Snap topped Wall Street estimates on the top and bottom lines in the first quarter of 2019 — and the still-unprofitable company managed to show an uptick in Snapchat users for the first time in a year.
Revenue for the quarter was $320 million, up 39% year over year, while it narrowed its net loss to $310.4 million in Q1 2019 (an adjusted loss of 10 cents per share) vs. $385.9 million in the year-earlier period.
Analyst consensus estimates for Snap’s Q1 were for revenue of $306.5 million and an adjusted net loss of 12 cents per share. Snap shares rose as much as 8% in after-hours trading Tuesday on the results but later fell to around +1%.
Snapchat’s daily active users were 190 million in Q1 2019 — up 4 million, or 2%, from 186 million in the prior quarter, but down from 191 million in Q1 2018. In North America, the messaging and media service’s DAUs were 80 million (up from 79 million in Q4 and down from 81 million in the year-earlier quarter).
Snapchat had ended 2018 with 186 million daily active users, flat sequentially and down 1 million versus the end of 2017.
Three weeks ago, at its first partner summit in L.A., Snap announced several initiatives designed to spur growth and broaden its reach. Those include a new games platform; the ability to let third-party apps give their users the ability to create Stories from Snapchat; an ad network to bring Snapchat ads to third-party apps; and a new slate of original shows from BuzzFeed, New Form and others.
“In the first quarter we delivered strong results across our business with growth in daily active users and revenue,” Snap CEO Evan Spiegel said in a statement. “This month we announced several new products that we believe will drive further engagement and monetization. As we look towards the future, we see many opportunities to increase our investments, and will continue to manage our business for long-term growth.”
According to Spiegel, as of March, Snapchat ads can now reach 75% of U.S. consumers 13-34 — more than Instagram.
In addition, Snap by the end of Q1 had widely launched its revamped Android application for Snapchat “with promising early results,” according to Spiegel. On some of the “lowest performing” Android devices, the new app produced a 6% increase in the number of people sending snaps within the first week of upgrading. Compared to the prior version, he said, the Android rebuild is 25% smaller, opens 20% faster on average, and is modularized to allow for “efficient ongoing innovation.”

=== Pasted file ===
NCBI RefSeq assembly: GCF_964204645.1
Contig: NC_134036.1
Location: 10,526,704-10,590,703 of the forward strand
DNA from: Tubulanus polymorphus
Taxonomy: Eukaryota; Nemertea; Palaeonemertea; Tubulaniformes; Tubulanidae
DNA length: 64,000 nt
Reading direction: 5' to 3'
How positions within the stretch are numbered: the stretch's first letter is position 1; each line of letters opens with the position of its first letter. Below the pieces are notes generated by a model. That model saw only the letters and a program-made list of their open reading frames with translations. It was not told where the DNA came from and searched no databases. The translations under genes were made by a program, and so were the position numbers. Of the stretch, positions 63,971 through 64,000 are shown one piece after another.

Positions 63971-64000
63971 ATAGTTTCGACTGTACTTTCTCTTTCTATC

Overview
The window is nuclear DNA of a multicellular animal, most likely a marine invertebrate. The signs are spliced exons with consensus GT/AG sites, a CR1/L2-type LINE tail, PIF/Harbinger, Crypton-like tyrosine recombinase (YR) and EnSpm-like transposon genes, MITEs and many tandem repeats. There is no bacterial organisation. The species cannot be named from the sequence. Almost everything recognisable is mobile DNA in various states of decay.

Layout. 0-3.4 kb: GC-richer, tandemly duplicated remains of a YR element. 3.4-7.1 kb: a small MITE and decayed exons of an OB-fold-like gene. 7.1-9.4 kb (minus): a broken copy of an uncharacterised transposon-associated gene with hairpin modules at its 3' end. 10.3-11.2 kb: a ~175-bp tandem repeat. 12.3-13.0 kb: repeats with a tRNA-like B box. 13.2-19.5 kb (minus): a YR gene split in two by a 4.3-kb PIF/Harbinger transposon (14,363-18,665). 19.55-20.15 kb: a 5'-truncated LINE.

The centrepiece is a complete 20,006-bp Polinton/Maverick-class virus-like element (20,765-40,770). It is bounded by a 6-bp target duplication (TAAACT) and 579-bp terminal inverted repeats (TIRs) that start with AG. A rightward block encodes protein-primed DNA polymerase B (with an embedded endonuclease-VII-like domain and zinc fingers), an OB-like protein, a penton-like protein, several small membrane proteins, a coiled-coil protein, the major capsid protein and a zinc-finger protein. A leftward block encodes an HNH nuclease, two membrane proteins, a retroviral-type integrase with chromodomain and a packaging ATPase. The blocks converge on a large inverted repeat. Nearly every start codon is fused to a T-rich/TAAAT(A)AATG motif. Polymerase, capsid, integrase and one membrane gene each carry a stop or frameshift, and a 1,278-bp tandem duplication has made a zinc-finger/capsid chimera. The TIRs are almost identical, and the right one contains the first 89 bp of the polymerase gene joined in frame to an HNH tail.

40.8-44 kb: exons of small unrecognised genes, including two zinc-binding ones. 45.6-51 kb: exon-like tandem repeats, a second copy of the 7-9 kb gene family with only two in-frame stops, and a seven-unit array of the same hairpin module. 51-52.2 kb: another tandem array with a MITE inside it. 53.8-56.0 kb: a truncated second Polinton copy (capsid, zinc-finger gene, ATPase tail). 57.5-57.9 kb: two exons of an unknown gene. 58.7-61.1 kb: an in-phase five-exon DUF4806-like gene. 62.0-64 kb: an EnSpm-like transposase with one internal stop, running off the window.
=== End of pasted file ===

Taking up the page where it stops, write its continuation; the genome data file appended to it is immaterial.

In a nutshell, “this is the price of admission to international markets,” Spiegel said about the Android app rebuild, on Snap’s earnings call.
In discussing the new Snapchat Landmarkers augmented-reality feature — which lets users interact with real-world landmarks — Spiegel called out the company’s deal with HBO, which bought a sponsored AR lens to promote “Game of Thrones” in which a zombie dragon lands on New York City’s Flatiron Building.
Snap said that in Q1 2019, the Snapchat Discover section now includes more than 450 content channels. Nearly half of its daily Discover viewers watched Discover seven days per week in the quarter, the company said. In addition, Snapchat content partners in March increased their total mobile monthly audience in the U.S. by an average of more than 30% just by publishing to Discover, according to the company (citing comScore research).
Average revenue per user was $1.68, up 39% year-over-year and down 19% sequentially (reflecting seasonality in the business). Total ad impressions were up 155% year-over-year and 6% sequentially, while pricing was down 42% year-over-year and down 22% driven primarily by an increase in supply.
Also on the earnings call, Jeremi Gorman, Snap’s chief business officer, said the company reorganized its U.S. advertising team as of April 1 to have a “more scalable structure” and is extending that to its international ad group. The Snap ad groups are organized into three teams: enterprise (large brand advertisers), emerging advertisers and direct-response clients. “While we expect some disruption to our near-term business, we are confident that this is the right long-term structure,” she said.
For the second quarter of 2019, Snap said it expects revenue to be $335 million-$360 million (up 28%-37% year-over-year) with loss before interest, taxes, depreciation and amortization of $150 million-$125 million (versus EBITDA of -$169 million in Q2 2018).
Snap, of course, calls itself “a camera company,” not a social networking or messaging service. “We believe that reinventing the camera represents our greatest opportunity to improve the way people live and communicate,” the 7-year-old company’s mission statement reads.